With this I've reached a minor complication with going through all of the Nebula winners and really every year from around 1975 to 1982 seems to have some monkey wrench to throw at me. This time and next time it's overlap with the Hugo winning works. In 1975, '76, and '77 two out of the three winners of the Nebulas for short fiction also won the Hugo. So this week it's three years for the price of one.
"San Diego Lightfoot Sue"
by Tom Reamy
1975 Nebula Winner for Best Novelette
In the early sixties a naive teenager arrives in Los Angelas where he immediately falls in with homosexuals and prostitutes. His innocence drops away as he becomes aware of who they are and falls in love with a middle-aged prostitute.
Reamy paints an interesting picture of an innocent discovering that there are people who do not conform with what society thinks of sexuality. Ironically for something so sexually progressive for 1975 it does feel fairly restrained by 2009 standards and I think that harms the story. Since the intent was clearly to bring those outsiders forward the fact that it is no longer shocking removes the emotional impact. On top of that Reamy dances around the sexual themes in a way that an author in 2009 would be more direct with. It's still a decent story and I enjoyed reading it but the context has changed dramatically.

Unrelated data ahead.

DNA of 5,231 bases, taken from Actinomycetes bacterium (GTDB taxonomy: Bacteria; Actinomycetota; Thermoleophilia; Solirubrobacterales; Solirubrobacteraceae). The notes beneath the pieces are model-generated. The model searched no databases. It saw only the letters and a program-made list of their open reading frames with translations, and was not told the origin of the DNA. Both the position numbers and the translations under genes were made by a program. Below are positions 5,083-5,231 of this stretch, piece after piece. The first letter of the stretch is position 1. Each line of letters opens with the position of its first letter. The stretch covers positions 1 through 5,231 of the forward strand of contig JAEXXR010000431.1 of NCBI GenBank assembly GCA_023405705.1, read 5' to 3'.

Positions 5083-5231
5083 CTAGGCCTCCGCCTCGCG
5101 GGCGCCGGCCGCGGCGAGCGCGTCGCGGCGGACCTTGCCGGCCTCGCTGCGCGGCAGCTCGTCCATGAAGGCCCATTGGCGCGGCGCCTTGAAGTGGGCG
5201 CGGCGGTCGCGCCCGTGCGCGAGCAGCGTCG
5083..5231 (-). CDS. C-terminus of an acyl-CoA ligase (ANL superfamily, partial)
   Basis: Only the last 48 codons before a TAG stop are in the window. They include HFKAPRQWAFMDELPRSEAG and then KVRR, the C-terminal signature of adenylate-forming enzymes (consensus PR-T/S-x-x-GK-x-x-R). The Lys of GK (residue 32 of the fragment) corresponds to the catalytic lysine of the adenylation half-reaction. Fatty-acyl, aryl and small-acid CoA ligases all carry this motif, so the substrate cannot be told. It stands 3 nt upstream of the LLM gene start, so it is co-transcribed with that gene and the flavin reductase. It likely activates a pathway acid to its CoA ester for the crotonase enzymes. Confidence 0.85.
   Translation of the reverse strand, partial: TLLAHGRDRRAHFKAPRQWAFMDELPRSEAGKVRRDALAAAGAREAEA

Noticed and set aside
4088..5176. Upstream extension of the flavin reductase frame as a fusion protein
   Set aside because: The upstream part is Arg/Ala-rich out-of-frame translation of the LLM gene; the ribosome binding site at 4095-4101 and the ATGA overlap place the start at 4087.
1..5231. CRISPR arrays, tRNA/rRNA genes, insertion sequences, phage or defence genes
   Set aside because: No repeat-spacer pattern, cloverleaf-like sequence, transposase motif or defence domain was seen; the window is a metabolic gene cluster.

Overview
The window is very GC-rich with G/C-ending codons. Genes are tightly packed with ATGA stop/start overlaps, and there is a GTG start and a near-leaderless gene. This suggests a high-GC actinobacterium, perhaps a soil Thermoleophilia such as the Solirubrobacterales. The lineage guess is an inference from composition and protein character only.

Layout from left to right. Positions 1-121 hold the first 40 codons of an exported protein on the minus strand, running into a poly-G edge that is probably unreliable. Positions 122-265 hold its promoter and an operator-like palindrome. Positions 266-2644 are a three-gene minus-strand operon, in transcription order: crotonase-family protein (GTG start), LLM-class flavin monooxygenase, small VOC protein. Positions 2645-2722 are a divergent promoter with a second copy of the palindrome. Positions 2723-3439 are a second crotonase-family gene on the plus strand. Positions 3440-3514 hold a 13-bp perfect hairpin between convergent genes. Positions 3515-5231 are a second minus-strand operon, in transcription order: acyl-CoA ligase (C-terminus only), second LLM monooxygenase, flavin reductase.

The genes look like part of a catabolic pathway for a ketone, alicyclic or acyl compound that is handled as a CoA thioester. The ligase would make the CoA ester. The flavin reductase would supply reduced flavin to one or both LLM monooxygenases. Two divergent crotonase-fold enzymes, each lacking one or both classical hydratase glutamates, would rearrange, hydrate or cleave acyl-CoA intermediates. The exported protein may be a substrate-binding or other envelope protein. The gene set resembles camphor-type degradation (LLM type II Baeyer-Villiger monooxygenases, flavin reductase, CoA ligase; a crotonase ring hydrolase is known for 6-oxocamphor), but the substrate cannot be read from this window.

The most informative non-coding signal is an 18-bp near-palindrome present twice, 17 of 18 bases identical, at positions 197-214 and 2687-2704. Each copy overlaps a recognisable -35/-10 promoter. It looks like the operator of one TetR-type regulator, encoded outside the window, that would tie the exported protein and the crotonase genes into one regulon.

"A Crowd of Shadows"
by Charles L. Grant
1976 Nebula Winner for Best Short Story
In a small town an android teenager with two human parents shows up and have to deal with some human prejudices. Then the people who said cruel things start being murdered in gruesome ways. The suspect is the android but they cannot act on their own to kill someone. That doesn't stop the tensions and resentment from building in the town.
The story itself is an anti-prejudice screed along the lines of a thousand other SF short stories but Grant does a descent job with keeping things tight. As a result it doesn't overstay its welcome. You won't find anything new in "A Crowd of Shadows" (even for 1976) and I can't call it brilliant. Still it has an interesting narrative voice that helps it be a bit more than the sum of its parts.
"The Screwfly Solution"
by Raccoona Sheldon (a.k.a. James Tiptree, Jr.)
1977 Nebula Winner for Best Novelette
Speaking of interesting narrative voices, I suspect that's all Tiptree could do. This time something is making all of the men in the world become homocidally violent toward women and justifying it to themselves. The story is told in fragments between a husband and wife that flicker between letters, passed along articles, scientific reports, diary entries, and even a couple of sections of straight prose.
The concept itself is solid enough and Tiptree (I'm going to keep using that name since it's the author's most common penname) builds an image of a world gone mad where only half the population can recognize the problem. The real hook in the story is the ending where there is a twist that will stick with the reader. The narrative structure is carried surprisingly well by the disjointed format. I thought the overall effect was suburb and strongly recommend the story.